Monday, June 25, 2007

The boy on the highway

I shot this picture in January 2006, on the Barmer-Jodhpur highway, in Rajasthan. This boy came to us out of curiosity, and performed Gymnastics to impress us. While sifting through old pictures, I saw this one, and immediately uploaded it on this blog. Now, the question is: are you impressed?

Saturday, June 23, 2007

The old man and the rum

Many years ago, an old man took the above path, one moonless night, in Lansdowne. He was going home, after visiting a friend’s place. It was quite late in the night, and the man had had a bit too much to drink. After all, his friend, who happened to be an ex-serviceman in the Army, had become a grandfather, recently, and it was, indeed, a special occasion for him. And in the hills, if you refuse a drink in a soldier’s house, you immediately run into the risk of being dubbed as a ‘traitor.’

Now this man kept on walking, while keeping a watch, from the corners of his eyes, at any leopard who could have been on prowl that night. But more than the animal, it was the fear of a ghost that created butterflies in his stomach. Not very far from where he walked, unsteadily due to the spirits, which he had consumed a little while ago, a young British Lieutenant had been pushed over from a cliff by his fellow officers after a drunken brawl. Though the incident was said to have happened almost fifty years ago, it was rumoured – and such rumours are taken quite seriously in the hills – that during nights, particularly on moonless nights, the officer could be seen walking with a short cane stick in his hand; the one which he took along on evening walks along the cemetery road.

It was at a bend on this road that the old man’s worst fear came true. Blocking the road in front of him, he saw this fair young man in tattered uniform, of the Royal Garhwal Rifles. He was laughing – laughing, the man recalled later, as ghosts were supposed to. The man had worked with the English, during the last days of the Raj, and he knew a little bit of their language. “Excuse me, Sir,” he addressed the officer, who, the old man noticed, was carrying a cane stick under his armpit. “I am a poor man, and I have just consumed alcohol that is worth a week of my pension. It would be unkind on your part to make my feeling of intoxication vanish in thin air. So, would you be kind enough to spare me?” The officer stopped laughing but still would not leave the road. The old man noticed that the officer’s gaze was fixed at his bulging pocket. Ah, then he remembered. He took out the bottle of military rum from his pocket and offered it to the officer. The officer disappeared after clicking his heels, and saluting the old man. From there, till the safety of quilt in his room, the old man just ran, without looking back, or offering a sideway glance.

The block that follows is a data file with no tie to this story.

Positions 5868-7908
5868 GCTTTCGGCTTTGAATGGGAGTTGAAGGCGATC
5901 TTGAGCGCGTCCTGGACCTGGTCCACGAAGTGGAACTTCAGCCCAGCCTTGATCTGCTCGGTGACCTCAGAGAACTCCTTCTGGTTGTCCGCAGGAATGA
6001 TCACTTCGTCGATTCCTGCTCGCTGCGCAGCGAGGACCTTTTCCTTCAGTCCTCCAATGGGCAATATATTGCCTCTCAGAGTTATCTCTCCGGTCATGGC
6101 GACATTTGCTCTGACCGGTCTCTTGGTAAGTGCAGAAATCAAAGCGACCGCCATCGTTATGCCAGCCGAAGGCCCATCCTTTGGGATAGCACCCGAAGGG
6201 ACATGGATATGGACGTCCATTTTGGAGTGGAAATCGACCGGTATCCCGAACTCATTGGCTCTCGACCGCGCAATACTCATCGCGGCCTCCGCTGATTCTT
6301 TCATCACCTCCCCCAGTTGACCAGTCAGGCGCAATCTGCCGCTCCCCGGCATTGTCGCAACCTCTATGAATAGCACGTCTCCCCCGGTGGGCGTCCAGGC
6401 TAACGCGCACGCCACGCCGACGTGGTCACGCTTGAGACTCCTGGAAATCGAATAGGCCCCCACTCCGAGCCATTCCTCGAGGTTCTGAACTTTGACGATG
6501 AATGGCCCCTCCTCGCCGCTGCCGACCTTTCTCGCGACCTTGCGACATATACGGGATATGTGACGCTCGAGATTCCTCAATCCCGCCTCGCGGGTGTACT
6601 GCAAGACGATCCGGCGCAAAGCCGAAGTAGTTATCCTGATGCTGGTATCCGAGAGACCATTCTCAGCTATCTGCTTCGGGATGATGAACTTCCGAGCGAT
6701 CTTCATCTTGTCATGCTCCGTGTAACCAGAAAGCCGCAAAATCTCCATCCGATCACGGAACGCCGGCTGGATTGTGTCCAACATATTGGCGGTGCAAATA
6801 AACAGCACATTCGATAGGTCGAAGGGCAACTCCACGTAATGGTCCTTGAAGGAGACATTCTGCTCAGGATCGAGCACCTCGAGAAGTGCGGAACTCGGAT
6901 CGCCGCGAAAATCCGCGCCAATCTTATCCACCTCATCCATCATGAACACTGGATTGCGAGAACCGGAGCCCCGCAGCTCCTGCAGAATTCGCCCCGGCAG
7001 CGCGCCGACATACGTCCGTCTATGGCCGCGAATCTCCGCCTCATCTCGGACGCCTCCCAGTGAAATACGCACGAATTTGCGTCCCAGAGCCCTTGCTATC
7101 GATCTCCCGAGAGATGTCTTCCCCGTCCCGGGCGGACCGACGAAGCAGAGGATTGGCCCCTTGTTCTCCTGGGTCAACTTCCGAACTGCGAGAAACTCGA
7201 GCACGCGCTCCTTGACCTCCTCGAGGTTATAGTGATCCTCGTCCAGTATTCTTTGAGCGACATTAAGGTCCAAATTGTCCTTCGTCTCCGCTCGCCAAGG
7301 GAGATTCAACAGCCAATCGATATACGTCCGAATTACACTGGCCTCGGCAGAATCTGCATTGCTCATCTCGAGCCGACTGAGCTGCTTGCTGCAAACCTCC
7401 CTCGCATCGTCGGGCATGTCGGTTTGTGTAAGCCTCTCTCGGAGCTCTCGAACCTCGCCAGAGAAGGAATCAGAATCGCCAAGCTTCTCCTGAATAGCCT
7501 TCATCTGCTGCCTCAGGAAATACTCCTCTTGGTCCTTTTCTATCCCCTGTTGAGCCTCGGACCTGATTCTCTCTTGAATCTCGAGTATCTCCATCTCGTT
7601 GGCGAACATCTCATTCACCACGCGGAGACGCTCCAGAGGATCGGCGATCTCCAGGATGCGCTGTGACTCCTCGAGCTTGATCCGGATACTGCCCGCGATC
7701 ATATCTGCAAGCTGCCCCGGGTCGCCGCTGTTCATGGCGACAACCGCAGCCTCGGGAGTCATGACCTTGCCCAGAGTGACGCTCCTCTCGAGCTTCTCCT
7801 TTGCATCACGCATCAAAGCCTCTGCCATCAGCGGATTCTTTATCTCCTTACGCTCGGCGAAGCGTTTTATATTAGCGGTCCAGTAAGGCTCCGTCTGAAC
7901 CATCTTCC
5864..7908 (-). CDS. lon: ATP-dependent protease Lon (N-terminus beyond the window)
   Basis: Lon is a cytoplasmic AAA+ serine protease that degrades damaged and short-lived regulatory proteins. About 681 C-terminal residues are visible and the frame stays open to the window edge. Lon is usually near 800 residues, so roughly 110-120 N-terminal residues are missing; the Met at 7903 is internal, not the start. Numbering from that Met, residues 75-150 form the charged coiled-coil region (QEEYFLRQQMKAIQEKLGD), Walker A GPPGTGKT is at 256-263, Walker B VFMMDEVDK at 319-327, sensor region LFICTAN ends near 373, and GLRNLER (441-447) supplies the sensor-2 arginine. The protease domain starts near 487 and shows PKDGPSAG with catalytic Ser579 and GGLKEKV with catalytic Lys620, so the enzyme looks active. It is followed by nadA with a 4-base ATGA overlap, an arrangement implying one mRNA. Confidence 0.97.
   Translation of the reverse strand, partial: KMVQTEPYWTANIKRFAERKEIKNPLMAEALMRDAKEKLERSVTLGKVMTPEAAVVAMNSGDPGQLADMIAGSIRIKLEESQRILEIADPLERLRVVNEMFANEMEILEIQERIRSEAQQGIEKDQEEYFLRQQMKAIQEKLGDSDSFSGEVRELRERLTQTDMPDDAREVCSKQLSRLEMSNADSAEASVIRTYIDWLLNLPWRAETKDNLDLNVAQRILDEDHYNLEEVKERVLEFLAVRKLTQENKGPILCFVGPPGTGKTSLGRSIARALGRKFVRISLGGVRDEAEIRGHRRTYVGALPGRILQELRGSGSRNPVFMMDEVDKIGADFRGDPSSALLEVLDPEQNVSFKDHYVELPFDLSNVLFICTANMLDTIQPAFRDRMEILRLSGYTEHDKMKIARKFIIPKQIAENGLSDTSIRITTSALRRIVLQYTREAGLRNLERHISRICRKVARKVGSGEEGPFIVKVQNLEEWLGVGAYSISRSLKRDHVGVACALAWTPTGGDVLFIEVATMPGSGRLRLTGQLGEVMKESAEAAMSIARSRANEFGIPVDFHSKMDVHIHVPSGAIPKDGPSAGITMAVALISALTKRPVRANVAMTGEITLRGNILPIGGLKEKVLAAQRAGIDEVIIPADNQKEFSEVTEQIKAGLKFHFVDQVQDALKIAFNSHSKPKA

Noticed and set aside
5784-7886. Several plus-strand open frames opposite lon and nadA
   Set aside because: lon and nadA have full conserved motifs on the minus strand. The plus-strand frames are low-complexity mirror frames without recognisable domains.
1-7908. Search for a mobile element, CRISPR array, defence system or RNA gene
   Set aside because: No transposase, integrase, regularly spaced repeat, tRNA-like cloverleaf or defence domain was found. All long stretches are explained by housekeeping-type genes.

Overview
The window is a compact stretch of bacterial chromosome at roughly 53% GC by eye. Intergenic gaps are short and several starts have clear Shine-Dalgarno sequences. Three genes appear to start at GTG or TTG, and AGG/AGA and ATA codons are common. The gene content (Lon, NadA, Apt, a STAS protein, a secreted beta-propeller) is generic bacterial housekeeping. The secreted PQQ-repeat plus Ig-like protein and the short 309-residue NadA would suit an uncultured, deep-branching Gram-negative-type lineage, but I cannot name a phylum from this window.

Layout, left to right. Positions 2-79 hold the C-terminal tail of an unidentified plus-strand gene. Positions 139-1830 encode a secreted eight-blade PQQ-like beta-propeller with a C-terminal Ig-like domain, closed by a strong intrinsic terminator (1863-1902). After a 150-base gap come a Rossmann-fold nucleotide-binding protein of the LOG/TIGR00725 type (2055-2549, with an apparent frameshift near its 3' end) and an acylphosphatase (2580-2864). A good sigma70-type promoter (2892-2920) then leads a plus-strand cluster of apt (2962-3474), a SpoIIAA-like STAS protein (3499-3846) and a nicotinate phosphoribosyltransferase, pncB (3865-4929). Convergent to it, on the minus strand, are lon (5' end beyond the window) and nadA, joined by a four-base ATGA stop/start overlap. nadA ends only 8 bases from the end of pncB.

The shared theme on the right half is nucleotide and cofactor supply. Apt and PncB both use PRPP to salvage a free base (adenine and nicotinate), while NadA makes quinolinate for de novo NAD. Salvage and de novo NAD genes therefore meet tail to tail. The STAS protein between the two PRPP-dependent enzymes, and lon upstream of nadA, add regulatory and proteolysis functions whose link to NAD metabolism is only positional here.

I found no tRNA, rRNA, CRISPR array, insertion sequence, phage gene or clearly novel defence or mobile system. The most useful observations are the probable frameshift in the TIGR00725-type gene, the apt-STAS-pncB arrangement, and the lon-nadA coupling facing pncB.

Today, the old man is no more. He is probably sharing a drink with the officer, up there. It is midnight, as I come out of Colonel Rawat’s house, after proving my ‘patriotism’ by gulping down extra-large pegs of whiskey. As I shake hands, no body notices the bulge in my pocket. In case I meet the officer on his evening walk, I don’t want to be caught off-guard. Moreover, who would mind a salute from a British officer?

Thursday, June 21, 2007

Lansdowne, this time

Sometimes, you have to revisit a place in order to understand it; to find new meanings. It is somewhat like putting your hands in an old pair of worn-out trousers, and discovering crisp currency notes inside a pocket. That is what Lansdowne felt like to me this time.

Deep inside the pathway leading to Dhura, I found the ruins of what used to be the mansion of a lone English Forest Ranger. Only a few walls is what is left of it now, almost hidden by pine needles.

I imagine the officer, collecting hot water in his stone basin, to shave off his stubble with a razor. Then I visualise him penning down a letter, addressed to himself, just for the heck of having the pleasure of tearing open a letter with a silver cutter.

I imagine writing about Dhura in the introductory passage of my novel. I can see my friends trying to track me down around this path, as I sit, overlooking a valley, with a notebook open over my lap; my back resting against stones so round that it would seem that the Gods had played a game of Pithoo Garam (Seven Stones) there.

One day, I will shift here. And write.